The gospel of Star Wars according to JJ Abrams.
George Lucas was a bit of a false prophet with his prequels at the turn of the century and a generation of millennials have been wandering on the dark side with Jar Jar Binks and they needed to see the light. Individuals like myself haven’t really seen the light and have no emotional engagement in the Star Wars lore. But JJ Abrams is the messenger who comes to deliver us all.
It is very important to note I came into The Force Awakens with no investment in this film franchise but as the Lucas Film logo popped up, I could feel goose bumps surface. As we rolled through the first few frames, John Williams’ score overwhelmed. There were tears, genuine gasps and hearty cheers on my part as the film progressed and again I note, I have no emotional investment in Star Wars lore. Surely a large number of true Star Wars fanatics found salvation here and died of pure bliss as The Force Awakens linked up with the heart and soul of its three predecessors.
The unofficial Star Wars Episode IV comes on the back of spoiler fears which have caused a lot of critics to toe a plot detail tightrope which, on the face of it seems unreasonable. However upon seeing what passes as the first act and you realise the film comes at us with a sense of urgency that renders all the critics’ actions reasonable. I will try to do same. JJ Abrams and co-writer Lawrence Kasdan are working with a script with virtually no chaff. They mean business. It takes virtually no time for the main characters to be established once they make their appearance.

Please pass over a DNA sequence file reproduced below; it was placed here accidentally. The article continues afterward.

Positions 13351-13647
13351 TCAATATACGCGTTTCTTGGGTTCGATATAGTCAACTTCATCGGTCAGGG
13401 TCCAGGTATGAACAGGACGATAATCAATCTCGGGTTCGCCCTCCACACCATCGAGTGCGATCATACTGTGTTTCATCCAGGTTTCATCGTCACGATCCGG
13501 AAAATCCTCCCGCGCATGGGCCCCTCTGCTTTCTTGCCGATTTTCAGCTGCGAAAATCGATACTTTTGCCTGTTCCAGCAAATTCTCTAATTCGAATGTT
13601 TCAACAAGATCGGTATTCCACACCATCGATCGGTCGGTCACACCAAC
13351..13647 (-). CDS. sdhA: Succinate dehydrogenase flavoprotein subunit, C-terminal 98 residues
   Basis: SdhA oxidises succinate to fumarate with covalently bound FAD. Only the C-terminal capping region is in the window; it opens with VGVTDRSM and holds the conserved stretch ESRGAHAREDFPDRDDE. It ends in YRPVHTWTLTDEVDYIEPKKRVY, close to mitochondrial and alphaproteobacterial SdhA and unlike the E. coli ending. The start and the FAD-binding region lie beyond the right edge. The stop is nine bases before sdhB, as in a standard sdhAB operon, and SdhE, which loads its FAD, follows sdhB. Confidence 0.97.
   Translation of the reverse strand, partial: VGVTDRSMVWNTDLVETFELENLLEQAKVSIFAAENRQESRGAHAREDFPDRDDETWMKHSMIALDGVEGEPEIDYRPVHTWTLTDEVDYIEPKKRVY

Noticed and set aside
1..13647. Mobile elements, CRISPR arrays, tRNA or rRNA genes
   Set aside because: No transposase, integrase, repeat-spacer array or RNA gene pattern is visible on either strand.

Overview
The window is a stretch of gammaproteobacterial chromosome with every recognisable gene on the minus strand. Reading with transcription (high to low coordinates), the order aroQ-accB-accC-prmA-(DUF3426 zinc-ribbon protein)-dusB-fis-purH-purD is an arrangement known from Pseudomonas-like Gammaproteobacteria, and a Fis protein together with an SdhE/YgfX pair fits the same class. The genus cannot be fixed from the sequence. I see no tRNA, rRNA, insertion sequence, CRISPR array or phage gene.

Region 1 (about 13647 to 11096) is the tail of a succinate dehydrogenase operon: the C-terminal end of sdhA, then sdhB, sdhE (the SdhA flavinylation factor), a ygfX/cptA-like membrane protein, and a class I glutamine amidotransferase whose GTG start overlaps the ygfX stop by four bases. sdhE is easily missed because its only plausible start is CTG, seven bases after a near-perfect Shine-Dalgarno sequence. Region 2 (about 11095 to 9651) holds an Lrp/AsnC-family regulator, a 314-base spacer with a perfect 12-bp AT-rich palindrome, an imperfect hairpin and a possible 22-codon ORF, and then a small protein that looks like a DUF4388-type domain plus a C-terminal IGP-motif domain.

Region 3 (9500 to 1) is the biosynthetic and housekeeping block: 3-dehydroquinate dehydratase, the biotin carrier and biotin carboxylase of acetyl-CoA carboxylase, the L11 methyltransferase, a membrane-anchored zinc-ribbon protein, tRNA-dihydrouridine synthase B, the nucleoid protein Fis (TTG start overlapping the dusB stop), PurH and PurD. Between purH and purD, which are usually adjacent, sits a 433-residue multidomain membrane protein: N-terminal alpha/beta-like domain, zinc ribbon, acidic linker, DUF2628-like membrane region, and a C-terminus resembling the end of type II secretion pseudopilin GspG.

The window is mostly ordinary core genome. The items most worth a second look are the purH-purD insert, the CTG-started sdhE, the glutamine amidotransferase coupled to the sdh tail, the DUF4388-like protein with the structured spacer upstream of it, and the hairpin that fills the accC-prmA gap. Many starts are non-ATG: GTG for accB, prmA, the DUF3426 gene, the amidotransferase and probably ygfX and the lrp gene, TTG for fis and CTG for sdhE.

I believe we become aware of John Boyega as Finn first, a storm trooper. There is an early onslaught by The Empire 2.0, aka The First Order, on a small group tied to The Resistance. We also meet Vader 2.0, aka Kylo Ren (Adam Driver), who leads the storm troopers and sanctions the execution of innocent prisoners following their raid – a note Finn is not down with. We realise Finn is different when he conspicuously drops to the aid of a downed fellow stormtrooper.